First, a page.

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Current time:0:00Total duration:6:08
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Video transcript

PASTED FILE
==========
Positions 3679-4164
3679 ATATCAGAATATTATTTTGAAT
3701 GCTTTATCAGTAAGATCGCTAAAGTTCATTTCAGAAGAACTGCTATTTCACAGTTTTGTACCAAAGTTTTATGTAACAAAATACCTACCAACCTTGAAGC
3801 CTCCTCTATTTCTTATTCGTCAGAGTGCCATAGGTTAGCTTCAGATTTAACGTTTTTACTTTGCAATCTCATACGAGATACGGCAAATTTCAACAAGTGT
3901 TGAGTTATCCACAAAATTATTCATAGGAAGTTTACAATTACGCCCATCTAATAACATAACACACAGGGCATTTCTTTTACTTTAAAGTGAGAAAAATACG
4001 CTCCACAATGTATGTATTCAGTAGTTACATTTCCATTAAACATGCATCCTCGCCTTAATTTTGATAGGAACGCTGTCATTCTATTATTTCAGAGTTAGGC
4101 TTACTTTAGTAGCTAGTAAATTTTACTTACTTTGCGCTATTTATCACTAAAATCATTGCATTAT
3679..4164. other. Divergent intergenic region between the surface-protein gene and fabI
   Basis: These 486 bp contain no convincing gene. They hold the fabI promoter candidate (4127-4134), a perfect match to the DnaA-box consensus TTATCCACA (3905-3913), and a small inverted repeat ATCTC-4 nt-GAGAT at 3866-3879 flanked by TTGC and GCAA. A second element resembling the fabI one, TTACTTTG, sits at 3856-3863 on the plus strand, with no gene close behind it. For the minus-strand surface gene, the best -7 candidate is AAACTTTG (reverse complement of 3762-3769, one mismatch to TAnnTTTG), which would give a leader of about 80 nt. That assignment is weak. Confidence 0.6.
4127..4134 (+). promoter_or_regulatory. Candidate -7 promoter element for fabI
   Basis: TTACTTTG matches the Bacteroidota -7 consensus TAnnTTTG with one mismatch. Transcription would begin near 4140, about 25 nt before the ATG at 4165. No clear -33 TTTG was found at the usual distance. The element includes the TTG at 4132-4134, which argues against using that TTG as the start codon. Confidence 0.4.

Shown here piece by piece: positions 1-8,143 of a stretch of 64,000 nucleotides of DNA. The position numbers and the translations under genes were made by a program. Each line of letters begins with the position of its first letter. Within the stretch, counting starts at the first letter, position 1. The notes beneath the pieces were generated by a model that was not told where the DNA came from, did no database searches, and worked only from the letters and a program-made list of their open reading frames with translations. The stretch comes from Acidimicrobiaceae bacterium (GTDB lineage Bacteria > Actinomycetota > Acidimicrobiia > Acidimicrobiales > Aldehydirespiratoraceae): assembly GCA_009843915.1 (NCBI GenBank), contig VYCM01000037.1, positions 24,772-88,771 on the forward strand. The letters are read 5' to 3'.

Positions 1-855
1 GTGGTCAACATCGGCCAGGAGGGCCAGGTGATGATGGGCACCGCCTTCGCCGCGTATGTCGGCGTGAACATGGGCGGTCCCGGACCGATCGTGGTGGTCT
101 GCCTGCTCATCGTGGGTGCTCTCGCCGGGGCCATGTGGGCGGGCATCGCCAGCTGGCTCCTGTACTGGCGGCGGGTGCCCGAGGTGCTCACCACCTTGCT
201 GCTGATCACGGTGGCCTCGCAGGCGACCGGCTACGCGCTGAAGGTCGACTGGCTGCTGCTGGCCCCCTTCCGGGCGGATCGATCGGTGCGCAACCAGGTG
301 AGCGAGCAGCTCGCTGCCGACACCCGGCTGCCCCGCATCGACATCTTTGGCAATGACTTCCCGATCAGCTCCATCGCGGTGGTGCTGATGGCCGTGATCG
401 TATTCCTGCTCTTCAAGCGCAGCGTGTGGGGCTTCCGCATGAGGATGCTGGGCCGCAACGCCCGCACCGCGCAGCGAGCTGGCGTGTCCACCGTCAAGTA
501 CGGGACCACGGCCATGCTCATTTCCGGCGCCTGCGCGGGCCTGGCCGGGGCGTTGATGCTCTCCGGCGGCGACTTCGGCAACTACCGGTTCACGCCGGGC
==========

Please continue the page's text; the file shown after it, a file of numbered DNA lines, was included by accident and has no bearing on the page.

what you see depicted here is known as a pedigree and a pedigree is a way of analyzing the inheritance patterns of a trait within a family and it can be useful to understand more about that trait maybe to make some insights about the genetics of that trait and it's a way to think about well what's happened in the past in a family and then maybe we can help get some probabilities or get some understanding of what might happen in the future but let's just break it down so that we understand all of the different parts of a pedigree so a big picture a circle represents a female in the family and a square represents a male in the family if either the circle or the square is colored in like we see right over here or we see right over here that means that that person exhibits the trait and the trait that this particular pedigree is for is the trait of freckles and whether or not we're colored in that is a phenotype that is an observed trait you just look at the person you say do they have freckles or not this male right over here does not have freckles this female right over here does have freckles this male right over here does have freckles but once again this phenotype that's the observed characteristic we don't know exactly the genotype just from this although we might be able to infer some ideas about the genotype by seeing how the phenotype pattern spread from generation to generation but just going back to understanding the pedigree itself when you have a horizontal line connecting a male and a female it's called a marriage line and it means that they are coupling up and they are reproducing they don't necessarily I guess have to be married it's more that they reproduce so this male and this female have reproduced and then this vertical line that goes from that horizontal line that's known as the line of descent so it's going from that first generation to the second generation and so all of the people connected to that vertical line at the bottom of the vertical line these are their children all of the people who are directly connected to this and this is known as a sibling line so this person this person and that person they are all brothers and sisters you can see that generation 1 they had two daughters one of whom exhibited freckles and one son who had freckles now these other people in generation 2 these aren't children of the first generation these are people you could say who are brought into the family they either married into the family or you could just say they reproduced with the children but that's what's happening with generation 2 and so you can see you have another what's known as a marriage line but I guess it could be a coupling line a line of descent and then they have two daughters in this case so it turns out that freckles is an autosomal dominant trait and I will explain what that means in a second autosomal dominant dominant trait autosomal means that it is a trait associated with one of the non-sex chromosomes we have 23 pairs of chromosomes as humans one of those pairs determines our sex the other ones don't determine our sex so this means that freckles is associated with one of the 22 pairs of chromosomes that do not determine your sex and dominant means that in general you get two versions of a gene one from your mom and one from your father and each of those versions of the gene for say whether or not you have freckles is known as an allele and if a trait is autosomal dominant that means that if you have even just one allele for that trait that you are going to exhibit the trait and so for example if the alleles for our freckles if capital F is you have freckles its dominant so we write it in capital and lowercase F means that you don't have freckles if someone has a genotype of capital F capital F or capital F lowercase F or I guess we could say lowercase F capital F if we wanted to think about order which one you're getting from which parent well then in all of these situations they would exhibit the phenotype of freckles and we talked about genotype and phenotype in other videos and of course the only genotype in which they would not exhibit freckles would be having both of the recessive traits so with this out of the way what can we infer about the genotype of this individual right over here and this individual will sometimes be referred to as individual one two there in generation one and they are individual two in generation one well we know that they exhibit freckles so we know for sure that since the phenotype is freckles they are in one of these scenarios and these two these two are frankly equivalent so this person we know that they're either capital F capital F so that would be homozygous dominant or they're capital F lowercase F which are they they are heterozygous well let's first think about the situation if they were homozygous dominant if they're are homozygous dominant that means to every one of her children she would give one of these alleles and either of those are dominant and so that would mean if this were the case that all of her children would get at least one dominant allele well if they all get at least one dominant allele then all of her children would have freckles but we're seeing a situation where all of her four children do not have freckles two of her three children had freckles so this cannot be the case so this individual right over here must be heterozygous for freckles so they must be capital F lowercase F and what do we know about this individual right over here the person that she coupled up with well they don't exhibit the phenotype for freckles so they must be lower case F lower case F and then from that you might be able to intuit a lot more about that and we'll do that in future it worked examples
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